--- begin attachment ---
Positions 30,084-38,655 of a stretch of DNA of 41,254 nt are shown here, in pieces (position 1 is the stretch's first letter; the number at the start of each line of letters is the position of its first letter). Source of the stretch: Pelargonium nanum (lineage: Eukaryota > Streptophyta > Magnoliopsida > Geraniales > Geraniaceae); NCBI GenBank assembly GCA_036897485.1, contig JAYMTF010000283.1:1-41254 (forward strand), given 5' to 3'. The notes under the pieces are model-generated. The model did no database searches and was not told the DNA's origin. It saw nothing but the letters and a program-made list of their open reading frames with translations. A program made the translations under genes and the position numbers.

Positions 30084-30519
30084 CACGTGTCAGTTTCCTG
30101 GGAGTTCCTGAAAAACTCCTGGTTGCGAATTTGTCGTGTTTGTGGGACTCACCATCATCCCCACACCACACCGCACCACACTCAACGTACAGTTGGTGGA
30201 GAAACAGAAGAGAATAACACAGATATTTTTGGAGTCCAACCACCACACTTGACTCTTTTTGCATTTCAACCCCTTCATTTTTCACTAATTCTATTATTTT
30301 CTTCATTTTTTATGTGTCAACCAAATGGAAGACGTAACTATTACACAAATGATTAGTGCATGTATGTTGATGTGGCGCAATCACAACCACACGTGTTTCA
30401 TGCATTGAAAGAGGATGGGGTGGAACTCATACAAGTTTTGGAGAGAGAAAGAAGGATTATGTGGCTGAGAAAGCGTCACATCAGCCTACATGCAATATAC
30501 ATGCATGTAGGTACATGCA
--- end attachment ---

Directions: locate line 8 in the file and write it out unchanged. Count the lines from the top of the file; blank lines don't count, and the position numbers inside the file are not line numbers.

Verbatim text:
30501 ATGCATGTAGGTACATGCA